Supreme modesty.

Photographer: Evan Vucci/Pool/Getty Images

On Affirmative Action, Supreme Court Rules for Humility

Cass R. Sunstein is a Bloomberg View columnist. He is the author of “The World According to Star Wars” and a co-author of “Nudge: Improving Decisions About Health, Wealth and Happiness.”
Read More.
a | A

In refusing to strike down a race-conscious admissions plan at the University of Texas at Austin on Thursday, the Supreme Court did more than uphold an affirmative action program. Just as important, it struck a much-needed blow for judicial modesty.

The justices showed an awareness that others might know better than they do. We could use a lot more of that.

The crucial part of Justice Anthony Kennedy’s majority opinion came toward the end. “Considerable deference is owed to a university," he wrote, "in defining those intangible characteristics, like student body diversity, that are central to its identity and educational mission.”

Kennedy added that public universities can operate as “laboratories for experimentation,” and have “a special opportunity to learn and to teach.” Pointing to the centrality of facts, he emphasized that they have “valuable data about the manner in which different approaches to admissions may foster diversity or instead dilute it.”

Here’s the background. Under state law, the university must offer admission to any students who graduate from a Texas high school in the top 10 percent of their class -- a race-neutral provision. But applicants outside that pool are considered by reference to a large numbers of factors. Race is one of them, but just one, and it is not used mechanically. A rejected white applicant, Abigail Fisher, argued that the university’s decision to consider race at all was unconstitutional.

In response, Kennedy’s majority opinion said that the university can take race into account if it is attempting in good faith to improve the educational process -- for example, by promoting cross-racial understanding or by preparing students for an increasingly diverse workforce. Kennedy noted with approval that in designing its program, the university referred specifically to those goals; it also contended that racial diversity can improve the academic environment. 

Fisher objected that because Texas law requires universities to admit students who fall within the top 10 percent, it already ensures racial diversity, and so there is no need for separate consideration of race. Kennedy answered that the university had carefully considered that very claim and concluded, on the basis of statistical evidence, that it was wrong just on the numbers -- the 10 percent policy alone wasn't enough.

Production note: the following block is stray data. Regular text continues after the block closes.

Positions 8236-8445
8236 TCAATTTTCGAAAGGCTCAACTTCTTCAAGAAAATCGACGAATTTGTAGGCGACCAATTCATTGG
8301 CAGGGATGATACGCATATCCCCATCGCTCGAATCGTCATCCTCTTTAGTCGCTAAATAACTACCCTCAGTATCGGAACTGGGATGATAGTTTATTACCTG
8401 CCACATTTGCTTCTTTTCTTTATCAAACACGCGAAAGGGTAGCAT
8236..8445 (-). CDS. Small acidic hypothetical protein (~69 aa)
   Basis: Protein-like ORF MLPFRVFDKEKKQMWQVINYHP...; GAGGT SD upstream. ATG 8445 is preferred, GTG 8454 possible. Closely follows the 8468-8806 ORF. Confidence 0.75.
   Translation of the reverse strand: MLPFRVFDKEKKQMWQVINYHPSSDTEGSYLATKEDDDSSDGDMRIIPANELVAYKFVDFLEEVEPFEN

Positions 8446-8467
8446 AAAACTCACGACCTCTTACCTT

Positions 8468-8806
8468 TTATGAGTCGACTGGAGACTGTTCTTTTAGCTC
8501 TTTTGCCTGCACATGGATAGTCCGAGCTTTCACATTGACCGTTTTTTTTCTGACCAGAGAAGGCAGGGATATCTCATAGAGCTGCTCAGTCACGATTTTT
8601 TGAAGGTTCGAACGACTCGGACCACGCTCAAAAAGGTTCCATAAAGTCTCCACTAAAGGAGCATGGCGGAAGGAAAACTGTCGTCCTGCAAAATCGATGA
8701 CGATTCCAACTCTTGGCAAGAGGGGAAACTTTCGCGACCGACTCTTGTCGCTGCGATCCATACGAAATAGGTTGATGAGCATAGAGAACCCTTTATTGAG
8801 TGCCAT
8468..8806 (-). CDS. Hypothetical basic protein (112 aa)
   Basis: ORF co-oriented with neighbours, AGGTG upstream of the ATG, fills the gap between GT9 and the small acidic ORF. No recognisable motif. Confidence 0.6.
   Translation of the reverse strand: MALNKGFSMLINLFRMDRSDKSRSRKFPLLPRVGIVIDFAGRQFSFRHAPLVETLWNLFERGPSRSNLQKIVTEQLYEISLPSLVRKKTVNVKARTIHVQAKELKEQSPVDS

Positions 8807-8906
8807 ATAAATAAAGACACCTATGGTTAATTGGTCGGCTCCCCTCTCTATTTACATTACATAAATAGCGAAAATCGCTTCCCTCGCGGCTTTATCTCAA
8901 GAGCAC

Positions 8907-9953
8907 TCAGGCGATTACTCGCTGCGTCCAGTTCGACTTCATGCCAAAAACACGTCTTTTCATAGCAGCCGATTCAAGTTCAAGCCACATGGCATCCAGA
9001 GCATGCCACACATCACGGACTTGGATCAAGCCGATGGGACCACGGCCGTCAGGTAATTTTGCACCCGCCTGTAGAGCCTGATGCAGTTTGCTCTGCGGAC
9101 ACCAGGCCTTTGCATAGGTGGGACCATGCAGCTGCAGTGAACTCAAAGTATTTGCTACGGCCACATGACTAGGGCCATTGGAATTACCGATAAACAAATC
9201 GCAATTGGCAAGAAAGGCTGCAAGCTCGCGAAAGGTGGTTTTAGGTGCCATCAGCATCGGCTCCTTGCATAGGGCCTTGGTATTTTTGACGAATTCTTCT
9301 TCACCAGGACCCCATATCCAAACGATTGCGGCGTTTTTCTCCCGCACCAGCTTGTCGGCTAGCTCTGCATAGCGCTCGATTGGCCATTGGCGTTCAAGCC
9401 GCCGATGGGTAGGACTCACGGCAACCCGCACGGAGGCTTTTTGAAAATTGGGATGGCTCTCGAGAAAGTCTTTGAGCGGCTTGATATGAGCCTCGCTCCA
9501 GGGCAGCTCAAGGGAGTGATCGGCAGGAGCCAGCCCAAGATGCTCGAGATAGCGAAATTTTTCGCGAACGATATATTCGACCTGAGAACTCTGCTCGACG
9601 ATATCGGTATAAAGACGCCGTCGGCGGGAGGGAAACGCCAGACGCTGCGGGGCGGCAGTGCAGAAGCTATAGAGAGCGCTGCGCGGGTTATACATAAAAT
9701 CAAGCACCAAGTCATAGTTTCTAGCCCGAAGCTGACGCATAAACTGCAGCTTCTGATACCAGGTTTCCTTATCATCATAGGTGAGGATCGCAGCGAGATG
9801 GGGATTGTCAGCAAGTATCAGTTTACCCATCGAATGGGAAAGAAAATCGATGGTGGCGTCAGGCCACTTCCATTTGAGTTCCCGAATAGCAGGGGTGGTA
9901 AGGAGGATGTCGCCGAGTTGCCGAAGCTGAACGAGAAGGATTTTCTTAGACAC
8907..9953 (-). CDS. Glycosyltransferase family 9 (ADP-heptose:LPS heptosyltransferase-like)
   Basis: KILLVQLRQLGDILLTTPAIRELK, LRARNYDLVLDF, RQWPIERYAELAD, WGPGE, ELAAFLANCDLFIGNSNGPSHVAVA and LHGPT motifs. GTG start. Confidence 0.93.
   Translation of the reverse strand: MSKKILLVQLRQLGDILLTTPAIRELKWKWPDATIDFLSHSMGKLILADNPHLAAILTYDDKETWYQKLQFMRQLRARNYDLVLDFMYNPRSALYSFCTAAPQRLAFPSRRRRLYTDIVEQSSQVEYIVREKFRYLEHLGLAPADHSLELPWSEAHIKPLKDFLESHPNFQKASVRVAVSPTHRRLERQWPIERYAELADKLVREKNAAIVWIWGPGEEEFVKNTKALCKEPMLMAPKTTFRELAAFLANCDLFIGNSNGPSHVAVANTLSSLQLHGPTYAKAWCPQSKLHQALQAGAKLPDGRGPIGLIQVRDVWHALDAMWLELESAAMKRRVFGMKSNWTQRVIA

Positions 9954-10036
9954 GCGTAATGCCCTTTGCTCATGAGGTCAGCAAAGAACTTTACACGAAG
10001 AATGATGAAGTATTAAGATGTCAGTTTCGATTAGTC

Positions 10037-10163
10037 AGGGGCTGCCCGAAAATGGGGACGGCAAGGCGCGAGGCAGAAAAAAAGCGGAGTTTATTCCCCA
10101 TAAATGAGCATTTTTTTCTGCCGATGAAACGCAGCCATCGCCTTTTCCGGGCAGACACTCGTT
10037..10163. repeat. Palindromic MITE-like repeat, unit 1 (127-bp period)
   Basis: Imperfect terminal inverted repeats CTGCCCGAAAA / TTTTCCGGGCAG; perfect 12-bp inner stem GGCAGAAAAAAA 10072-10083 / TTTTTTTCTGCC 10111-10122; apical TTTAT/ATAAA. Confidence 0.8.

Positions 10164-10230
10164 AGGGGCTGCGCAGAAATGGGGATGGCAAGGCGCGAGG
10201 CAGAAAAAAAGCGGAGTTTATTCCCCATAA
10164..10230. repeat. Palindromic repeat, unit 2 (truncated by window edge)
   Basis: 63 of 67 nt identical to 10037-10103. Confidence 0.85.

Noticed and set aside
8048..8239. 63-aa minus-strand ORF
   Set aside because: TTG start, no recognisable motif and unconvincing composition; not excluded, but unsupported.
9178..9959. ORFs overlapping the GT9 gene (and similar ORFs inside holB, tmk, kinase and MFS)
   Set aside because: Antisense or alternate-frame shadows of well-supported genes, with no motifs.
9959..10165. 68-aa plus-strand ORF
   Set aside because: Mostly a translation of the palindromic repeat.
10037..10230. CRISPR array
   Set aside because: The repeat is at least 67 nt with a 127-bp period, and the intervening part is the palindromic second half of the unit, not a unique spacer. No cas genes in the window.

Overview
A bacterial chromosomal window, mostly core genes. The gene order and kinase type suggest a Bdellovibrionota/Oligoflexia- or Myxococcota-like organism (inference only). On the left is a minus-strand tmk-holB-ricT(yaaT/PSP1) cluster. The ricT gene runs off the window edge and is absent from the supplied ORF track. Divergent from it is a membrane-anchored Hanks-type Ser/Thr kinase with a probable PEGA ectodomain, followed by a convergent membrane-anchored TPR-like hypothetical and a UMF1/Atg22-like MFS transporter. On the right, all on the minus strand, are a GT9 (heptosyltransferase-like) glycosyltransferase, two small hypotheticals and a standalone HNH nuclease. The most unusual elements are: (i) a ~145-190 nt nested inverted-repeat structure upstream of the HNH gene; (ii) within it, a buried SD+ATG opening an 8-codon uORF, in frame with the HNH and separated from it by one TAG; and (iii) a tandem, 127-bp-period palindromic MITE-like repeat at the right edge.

Affirmative Action

Kennedy's deference to the University of Texas won’t much move you if you are certain that the Constitution flatly forbids consideration of race (as Justice Clarence Thomas is). And if you believe, with Justices Samuel Alito and John Roberts, that federal courts should assess affirmative action programs with intense skepticism and in the finest detail, deference will be equally unappealing.

On this count, the real separation between the justices' views is best signaled by the fact that Kennedy’s majority opinion is just 20 pages, while Alito’s dissent is a whopping 51, largely dedicated to flyspecking the university’s justifications for its program.

The majority had it right. Reasonable people differ about race-conscious admissions programs -- whether they should exist at all and what form they should take. The numerous colleges and universities across the United States have to act in the face of radically different admissions pools and historical contexts, as well as challenging trade-offs and competing values. Each has a lot of local knowledge, above all of facts. And their judgments ought not be second-guessed by a small set of lawyer-judges in Washington, D.C.

There’s a broader lesson here. It’s often appealing to try to resolve difficult social problems by reference to some big, abstract principle. And some of the time that works. The ban on slavery, for instance, shouldn’t depend on context.

But too often, judges are tempted to invoke an abstraction, in the Constitution’s name, that is hopelessly ill-suited to the sheer diversity of situations to which it might be applied. The court’s brief and humble opinion, showing admirable respect for educators in Texas, properly resisted that temptation.

This column does not necessarily reflect the opinion of the editorial board or Bloomberg LP and its owners.

To contact the author of this story:
Cass R Sunstein at csunstein1@bloomberg.net

To contact the editor responsible for this story:
Christopher Flavelle at cflavelle@bloomberg.net